The alcoholic drinks we drink is a chemical called ethanol


The type of alcohol in the alcoholic drinks we drink is a chemical called ethanol.To make alcohol, you need to put grains, fruits or vegetables through a process called fermentation (when yeast or bacteria react with the sugars in food – the by-products are ethanol and carbon dioxide).


Wine and cider are made by fermenting fruit, while fermented cereals such as barley and rye form the basis of beer and spirits.

A drink’s alcohol content is affected by how long it’s left to ferment.


The production of distilled spirits is based upon fermentation, the natural process of decomposition of organic materials containing carbohydrates. It occurs in nature whenever the two necessary ingredients, carbohydrate and yeast, are available. Yeast is a vegetative microorganism that lives and multiplies in media containing carbohydrates—particularly simple sugars. It has been found throughout the world, including frozen areas and deserts.

Distilled spirits are all alcoholic beverages in which the concentration of ethyl alcohol has been increased above that of the original fermented mixture by a method called distillation. The principle of alcoholic distillation is based upon the different boiling points of alcohol (78.5 °C, or 173.3 °F) and water (100 °C, or 212 °F). If a liquid containing ethyl alcohol is heated to a temperature above 78.5 °C but below 100 °C and the vapour coming off the liquid is condensed, the condensate will have a higher alcohol concentration, or strength.

Distilled spirit, also called distilled liquor, alcoholic beverage (such as brandy, whisky, rum, or arrack) that is obtained by distillation from wine or other fermented fruit or plant juice or from a starchy material (such as various grains) that has first been brewed. The alcoholic content of distilled liquor is higher than that of beer or wine.


Maturation provides whisky with a mild and smooth texture by removing the irritating alcoholic flavor. However, the precise mechanism by which the whisky flavor is improved through the maturation process remains unknown. In this study, we performed mesoscopic structural measurements—dynamic light scattering (DLS) and small‐angle X‐ray scattering (SAXS)—to elucidate the relationship between the liquid structure and flavor maturation of whiskies. Both techniques detected two scattering components corresponding to the clusters formed by the extractives from oak casks during maturation, which are not present in the new make (freshly distilled whisky). Analyzing the scattering profiles revealed that only the small clusters increase in concentration during maturation. It is concluded the small cluster component is crucial for obtaining flavorful whiskies, while the large cluster component, whose concentration is independent of the maturation time, is related to the alcoholic irritation of the whiskies, as demonstrated by the sonication test.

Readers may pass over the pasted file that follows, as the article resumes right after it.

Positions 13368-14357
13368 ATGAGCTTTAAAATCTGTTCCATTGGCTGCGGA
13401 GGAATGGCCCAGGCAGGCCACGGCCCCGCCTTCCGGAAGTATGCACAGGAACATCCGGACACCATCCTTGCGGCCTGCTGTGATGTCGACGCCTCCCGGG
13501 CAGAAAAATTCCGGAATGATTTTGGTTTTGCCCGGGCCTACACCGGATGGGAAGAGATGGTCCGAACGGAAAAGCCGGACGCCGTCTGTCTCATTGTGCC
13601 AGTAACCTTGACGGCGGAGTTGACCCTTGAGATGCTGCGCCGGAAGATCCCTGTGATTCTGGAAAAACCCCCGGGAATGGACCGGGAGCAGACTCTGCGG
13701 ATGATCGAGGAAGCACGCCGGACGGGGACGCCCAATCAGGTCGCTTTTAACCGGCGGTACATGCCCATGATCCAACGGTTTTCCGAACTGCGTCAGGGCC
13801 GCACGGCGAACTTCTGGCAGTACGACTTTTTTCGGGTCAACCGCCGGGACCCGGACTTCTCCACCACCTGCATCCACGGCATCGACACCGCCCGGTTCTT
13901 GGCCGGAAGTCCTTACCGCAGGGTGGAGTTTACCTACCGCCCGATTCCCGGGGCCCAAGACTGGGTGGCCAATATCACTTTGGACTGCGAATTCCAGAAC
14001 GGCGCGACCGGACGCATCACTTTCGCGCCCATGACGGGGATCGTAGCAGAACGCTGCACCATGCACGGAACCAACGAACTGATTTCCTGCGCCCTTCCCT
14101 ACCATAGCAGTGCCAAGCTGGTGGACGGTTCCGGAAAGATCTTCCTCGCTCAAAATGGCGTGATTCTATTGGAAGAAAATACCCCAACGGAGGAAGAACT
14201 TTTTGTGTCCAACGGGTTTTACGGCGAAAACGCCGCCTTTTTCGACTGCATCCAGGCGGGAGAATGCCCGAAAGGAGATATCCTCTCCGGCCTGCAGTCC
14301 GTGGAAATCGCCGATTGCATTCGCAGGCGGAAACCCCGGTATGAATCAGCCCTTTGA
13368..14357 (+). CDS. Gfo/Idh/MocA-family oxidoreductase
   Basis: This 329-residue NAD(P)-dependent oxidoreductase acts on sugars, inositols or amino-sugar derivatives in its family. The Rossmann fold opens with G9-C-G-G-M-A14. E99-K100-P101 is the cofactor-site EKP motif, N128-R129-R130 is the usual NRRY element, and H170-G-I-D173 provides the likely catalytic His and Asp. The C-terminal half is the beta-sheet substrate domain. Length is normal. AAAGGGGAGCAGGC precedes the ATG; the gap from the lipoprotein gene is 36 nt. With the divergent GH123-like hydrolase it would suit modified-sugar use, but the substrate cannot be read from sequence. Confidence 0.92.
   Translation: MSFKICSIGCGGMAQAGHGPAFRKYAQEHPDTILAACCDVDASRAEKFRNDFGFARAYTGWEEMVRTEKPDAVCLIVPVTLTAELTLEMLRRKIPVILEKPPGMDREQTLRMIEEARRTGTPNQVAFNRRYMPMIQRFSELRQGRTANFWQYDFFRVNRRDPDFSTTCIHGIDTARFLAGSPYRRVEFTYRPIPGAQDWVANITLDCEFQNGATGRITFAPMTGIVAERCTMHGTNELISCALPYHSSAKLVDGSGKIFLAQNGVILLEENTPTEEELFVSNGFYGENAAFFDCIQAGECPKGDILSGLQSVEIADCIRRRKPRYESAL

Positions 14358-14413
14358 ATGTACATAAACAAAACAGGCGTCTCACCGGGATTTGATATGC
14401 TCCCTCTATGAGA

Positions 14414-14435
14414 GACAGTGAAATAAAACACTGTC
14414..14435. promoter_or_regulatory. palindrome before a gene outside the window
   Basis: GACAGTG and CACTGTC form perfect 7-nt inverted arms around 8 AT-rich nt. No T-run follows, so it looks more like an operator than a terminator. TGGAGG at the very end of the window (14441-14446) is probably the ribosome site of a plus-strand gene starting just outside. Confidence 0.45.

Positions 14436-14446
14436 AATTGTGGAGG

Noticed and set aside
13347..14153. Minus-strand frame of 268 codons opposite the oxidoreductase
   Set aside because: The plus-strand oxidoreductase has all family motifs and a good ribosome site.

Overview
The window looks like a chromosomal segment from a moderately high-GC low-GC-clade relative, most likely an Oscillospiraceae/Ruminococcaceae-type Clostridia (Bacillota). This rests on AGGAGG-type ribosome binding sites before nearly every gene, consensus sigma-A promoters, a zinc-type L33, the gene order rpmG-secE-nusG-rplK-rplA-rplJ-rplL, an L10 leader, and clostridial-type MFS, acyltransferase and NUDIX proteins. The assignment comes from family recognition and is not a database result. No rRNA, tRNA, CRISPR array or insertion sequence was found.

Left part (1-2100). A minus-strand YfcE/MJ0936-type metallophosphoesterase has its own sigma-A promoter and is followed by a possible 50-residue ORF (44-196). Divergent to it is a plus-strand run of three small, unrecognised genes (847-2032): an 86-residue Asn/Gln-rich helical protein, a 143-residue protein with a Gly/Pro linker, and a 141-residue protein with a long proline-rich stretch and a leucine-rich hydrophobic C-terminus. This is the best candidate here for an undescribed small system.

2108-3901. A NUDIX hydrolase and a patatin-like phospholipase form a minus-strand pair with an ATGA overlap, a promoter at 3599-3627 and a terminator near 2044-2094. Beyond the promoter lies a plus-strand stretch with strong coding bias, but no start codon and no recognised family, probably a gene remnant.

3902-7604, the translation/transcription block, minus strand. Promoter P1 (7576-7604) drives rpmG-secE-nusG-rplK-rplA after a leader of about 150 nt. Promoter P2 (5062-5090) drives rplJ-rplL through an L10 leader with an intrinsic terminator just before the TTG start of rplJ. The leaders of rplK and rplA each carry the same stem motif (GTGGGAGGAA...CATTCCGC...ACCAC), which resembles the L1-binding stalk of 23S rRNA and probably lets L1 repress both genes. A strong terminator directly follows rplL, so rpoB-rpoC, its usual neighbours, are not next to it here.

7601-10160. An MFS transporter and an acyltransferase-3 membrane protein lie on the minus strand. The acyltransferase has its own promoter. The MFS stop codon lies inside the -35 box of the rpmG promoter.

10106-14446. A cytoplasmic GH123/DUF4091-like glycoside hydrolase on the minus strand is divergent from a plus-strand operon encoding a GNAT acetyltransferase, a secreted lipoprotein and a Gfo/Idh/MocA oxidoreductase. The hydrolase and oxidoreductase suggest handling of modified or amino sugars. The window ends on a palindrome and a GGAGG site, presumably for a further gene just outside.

Keywords: clusters, dynamic light scattering, maturation, small angle X‐ray scattering, whisky


Unless the thought of digging ditches with chains around your ankles is appealing, you better read this article on the legalities of making moonshine very closely. There are federal and state laws regulating home distilling. To avoid trouble with the federal, state, and local law enforcement agencies and officials, you’ll need to comply with federal and state laws, as well as any local laws. We’ll summarize federal laws in this article, which are important to know. However, also be sure to check out laws regulating distillation for your state.

Keywords: clusters, dynamic light scattering, maturation, small angle X‐ray scattering, whisky